Increasing attention has been directed toward the challenges and developmental pathways of lesbian and bisexual female youths, who have been studied much less often than gay and bisexual male youths (Schneider, 2001). There are only a handful of research reports that deal exclusively with lesbian and bisexual females under the age of 21. With the emergence of population-based studies of lesbian, gay, and bisexual youths during the 1990s (e.g., Remafedi, French, Story, Resnick, & Blum, 1998), more information about lesbian and bisexual youths has become available. For instance, Saewyc and her colleagues have conducted several population-based studies of health and mental health risk behavior of lesbian and bisexual adolescents (e.g., Saewyc, Bearinger, Heinz, Blum, & Resnick, 1998). Diamond (1998) demonstrated the variability of identity development patterns found among young females with same-sex sexual attractions. Research on young lesbian and bisexual females, however, does not often focus simultaneously on developmental and contextual factors that influence their adjustment. These youths’ development cannot be well understood without an analysis of their social contexts-their families, their peer social networks, their school circumstances, and their communities. Specifically, the adolescent years are especially challenging for lesbian, gay, and bisexual youths because of the age at which they self-identify (a developmental factor) and because they are living at home and are in junior or senior high school (contextual factors). Of course, just as there are individual differ-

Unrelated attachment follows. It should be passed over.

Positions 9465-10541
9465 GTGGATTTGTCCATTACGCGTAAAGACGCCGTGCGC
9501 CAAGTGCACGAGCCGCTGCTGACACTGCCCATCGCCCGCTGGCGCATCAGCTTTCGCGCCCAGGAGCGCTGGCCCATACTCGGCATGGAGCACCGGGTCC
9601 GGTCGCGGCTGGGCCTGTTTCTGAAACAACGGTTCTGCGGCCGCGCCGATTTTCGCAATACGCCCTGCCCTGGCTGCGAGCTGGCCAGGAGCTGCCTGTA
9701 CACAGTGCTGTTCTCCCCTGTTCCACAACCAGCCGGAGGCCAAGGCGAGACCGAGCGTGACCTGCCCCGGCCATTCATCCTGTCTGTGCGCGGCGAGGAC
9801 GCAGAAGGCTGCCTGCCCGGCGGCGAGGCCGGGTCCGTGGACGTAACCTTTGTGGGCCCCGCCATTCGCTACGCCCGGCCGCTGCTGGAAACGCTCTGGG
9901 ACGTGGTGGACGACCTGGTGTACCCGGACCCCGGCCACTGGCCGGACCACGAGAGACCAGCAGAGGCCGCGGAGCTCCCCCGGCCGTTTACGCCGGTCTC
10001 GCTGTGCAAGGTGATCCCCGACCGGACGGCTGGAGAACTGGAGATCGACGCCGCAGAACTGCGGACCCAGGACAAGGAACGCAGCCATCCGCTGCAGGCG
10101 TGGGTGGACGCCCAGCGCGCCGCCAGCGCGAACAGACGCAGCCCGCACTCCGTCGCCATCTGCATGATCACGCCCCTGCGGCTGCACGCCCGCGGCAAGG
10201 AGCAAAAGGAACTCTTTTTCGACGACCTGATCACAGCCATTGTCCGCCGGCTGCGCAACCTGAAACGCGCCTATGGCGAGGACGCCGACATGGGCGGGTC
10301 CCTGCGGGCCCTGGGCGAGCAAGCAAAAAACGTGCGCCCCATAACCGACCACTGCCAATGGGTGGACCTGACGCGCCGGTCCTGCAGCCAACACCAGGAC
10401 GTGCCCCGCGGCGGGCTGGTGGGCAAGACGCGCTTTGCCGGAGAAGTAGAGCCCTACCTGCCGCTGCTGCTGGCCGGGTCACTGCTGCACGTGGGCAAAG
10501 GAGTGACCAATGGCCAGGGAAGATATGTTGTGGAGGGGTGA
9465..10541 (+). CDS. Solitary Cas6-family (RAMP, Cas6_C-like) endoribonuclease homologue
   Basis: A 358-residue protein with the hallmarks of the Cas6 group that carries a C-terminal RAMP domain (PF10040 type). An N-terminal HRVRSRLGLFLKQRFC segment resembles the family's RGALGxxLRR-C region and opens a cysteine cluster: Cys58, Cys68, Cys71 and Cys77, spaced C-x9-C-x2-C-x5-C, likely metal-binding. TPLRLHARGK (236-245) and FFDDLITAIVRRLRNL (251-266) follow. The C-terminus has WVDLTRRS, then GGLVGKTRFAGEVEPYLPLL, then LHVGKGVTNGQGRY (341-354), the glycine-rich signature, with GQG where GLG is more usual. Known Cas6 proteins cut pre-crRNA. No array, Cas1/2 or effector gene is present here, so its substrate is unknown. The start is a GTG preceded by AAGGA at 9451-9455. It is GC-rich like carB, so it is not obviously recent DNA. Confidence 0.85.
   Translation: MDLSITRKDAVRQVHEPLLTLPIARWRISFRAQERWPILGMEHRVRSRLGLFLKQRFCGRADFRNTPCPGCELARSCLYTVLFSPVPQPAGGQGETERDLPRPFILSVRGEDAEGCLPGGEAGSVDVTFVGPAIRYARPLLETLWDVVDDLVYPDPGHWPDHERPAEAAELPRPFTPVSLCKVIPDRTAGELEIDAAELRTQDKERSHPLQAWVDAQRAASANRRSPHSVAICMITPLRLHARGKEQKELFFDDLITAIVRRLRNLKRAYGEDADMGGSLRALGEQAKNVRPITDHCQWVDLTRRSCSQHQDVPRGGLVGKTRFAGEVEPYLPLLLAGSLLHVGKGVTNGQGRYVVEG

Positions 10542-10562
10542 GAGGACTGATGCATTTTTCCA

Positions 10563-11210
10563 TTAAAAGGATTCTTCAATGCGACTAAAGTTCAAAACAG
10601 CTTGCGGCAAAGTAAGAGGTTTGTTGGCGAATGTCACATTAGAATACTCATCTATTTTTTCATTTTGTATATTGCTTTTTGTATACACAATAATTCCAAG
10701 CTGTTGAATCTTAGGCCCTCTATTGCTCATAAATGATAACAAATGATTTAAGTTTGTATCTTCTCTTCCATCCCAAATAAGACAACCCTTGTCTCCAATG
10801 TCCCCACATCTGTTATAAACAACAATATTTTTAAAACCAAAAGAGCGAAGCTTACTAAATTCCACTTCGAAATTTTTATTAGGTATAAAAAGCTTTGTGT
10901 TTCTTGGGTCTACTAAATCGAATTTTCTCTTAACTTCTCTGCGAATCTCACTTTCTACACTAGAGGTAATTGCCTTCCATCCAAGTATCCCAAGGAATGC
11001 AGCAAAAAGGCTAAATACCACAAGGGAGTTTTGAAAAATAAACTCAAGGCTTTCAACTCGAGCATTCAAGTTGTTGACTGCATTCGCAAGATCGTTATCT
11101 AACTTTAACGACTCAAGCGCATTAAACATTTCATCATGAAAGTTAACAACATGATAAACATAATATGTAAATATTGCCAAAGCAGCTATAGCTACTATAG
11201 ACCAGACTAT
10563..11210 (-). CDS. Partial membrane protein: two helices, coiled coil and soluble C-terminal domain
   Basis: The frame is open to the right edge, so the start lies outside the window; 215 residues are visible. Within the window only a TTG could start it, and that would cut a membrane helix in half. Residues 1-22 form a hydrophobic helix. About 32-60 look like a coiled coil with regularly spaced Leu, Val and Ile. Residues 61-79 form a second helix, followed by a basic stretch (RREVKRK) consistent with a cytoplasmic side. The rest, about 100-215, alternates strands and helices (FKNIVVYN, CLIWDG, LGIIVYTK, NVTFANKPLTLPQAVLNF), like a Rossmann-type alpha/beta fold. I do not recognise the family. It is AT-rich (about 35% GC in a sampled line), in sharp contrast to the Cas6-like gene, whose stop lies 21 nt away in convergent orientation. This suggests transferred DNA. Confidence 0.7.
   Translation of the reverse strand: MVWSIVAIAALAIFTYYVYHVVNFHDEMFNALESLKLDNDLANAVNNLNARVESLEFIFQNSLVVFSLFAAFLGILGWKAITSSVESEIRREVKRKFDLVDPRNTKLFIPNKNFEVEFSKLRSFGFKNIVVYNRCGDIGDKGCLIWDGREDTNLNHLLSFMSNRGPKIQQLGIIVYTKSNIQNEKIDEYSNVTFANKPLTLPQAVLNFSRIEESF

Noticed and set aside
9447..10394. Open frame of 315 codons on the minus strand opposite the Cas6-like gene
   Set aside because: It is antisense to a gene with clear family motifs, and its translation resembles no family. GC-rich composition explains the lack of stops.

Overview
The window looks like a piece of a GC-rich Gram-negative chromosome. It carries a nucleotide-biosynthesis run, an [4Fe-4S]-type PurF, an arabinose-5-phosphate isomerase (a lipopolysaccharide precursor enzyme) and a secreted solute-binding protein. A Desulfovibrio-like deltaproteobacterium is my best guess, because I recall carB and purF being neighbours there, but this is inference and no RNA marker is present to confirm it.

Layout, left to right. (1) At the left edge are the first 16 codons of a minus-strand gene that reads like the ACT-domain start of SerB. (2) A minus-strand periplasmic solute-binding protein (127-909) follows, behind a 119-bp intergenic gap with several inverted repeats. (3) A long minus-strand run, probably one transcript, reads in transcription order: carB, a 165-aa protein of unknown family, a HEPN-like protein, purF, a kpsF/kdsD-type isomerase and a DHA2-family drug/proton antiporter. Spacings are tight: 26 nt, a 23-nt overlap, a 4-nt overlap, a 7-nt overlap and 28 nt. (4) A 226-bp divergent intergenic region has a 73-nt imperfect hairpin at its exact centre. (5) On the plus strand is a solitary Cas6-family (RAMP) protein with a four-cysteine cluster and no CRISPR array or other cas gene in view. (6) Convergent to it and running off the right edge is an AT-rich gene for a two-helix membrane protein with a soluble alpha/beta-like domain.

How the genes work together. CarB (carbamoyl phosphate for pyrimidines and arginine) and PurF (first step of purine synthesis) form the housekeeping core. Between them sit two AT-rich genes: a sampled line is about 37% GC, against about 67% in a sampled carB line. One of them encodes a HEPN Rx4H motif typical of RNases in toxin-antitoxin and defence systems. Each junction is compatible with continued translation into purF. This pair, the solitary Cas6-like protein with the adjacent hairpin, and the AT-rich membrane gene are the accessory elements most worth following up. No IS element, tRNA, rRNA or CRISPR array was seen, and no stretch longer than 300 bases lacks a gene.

ences in the developmental processes leading to adult sexual identities, lesbian, gay, and bisexual youths differ substantially in the nature of the social contexts they contend with. Both the life stressors as well as the resources of lesbian, gay, and bisexual youths need to be identified to determine the nature of the relationship between these stressors, resources, and adjustment.